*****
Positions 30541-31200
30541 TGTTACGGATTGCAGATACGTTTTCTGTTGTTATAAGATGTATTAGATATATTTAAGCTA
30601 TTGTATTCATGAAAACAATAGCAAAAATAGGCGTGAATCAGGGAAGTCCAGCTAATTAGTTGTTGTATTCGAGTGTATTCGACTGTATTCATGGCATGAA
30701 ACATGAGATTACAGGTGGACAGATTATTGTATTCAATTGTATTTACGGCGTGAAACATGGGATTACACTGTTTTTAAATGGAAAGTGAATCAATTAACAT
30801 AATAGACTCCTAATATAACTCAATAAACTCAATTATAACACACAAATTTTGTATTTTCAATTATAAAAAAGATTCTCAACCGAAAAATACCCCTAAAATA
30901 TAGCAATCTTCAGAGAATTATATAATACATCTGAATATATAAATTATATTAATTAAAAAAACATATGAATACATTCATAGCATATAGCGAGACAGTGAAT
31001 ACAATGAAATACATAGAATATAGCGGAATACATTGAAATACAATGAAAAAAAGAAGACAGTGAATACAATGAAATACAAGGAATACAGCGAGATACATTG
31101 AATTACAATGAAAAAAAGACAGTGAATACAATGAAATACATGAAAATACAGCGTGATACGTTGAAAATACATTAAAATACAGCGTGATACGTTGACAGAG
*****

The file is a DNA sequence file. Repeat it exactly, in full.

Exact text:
Positions 30541-31200
30541 TGTTACGGATTGCAGATACGTTTTCTGTTGTTATAAGATGTATTAGATATATTTAAGCTA
30601 TTGTATTCATGAAAACAATAGCAAAAATAGGCGTGAATCAGGGAAGTCCAGCTAATTAGTTGTTGTATTCGAGTGTATTCGACTGTATTCATGGCATGAA
30701 ACATGAGATTACAGGTGGACAGATTATTGTATTCAATTGTATTTACGGCGTGAAACATGGGATTACACTGTTTTTAAATGGAAAGTGAATCAATTAACAT
30801 AATAGACTCCTAATATAACTCAATAAACTCAATTATAACACACAAATTTTGTATTTTCAATTATAAAAAAGATTCTCAACCGAAAAATACCCCTAAAATA
30901 TAGCAATCTTCAGAGAATTATATAATACATCTGAATATATAAATTATATTAATTAAAAAAACATATGAATACATTCATAGCATATAGCGAGACAGTGAAT
31001 ACAATGAAATACATAGAATATAGCGGAATACATTGAAATACAATGAAAAAAAGAAGACAGTGAATACAATGAAATACAAGGAATACAGCGAGATACATTG
31101 AATTACAATGAAAAAAAGACAGTGAATACAATGAAATACATGAAAATACAGCGTGATACGTTGAAAATACATTAAAATACAGCGTGATACGTTGACAGAG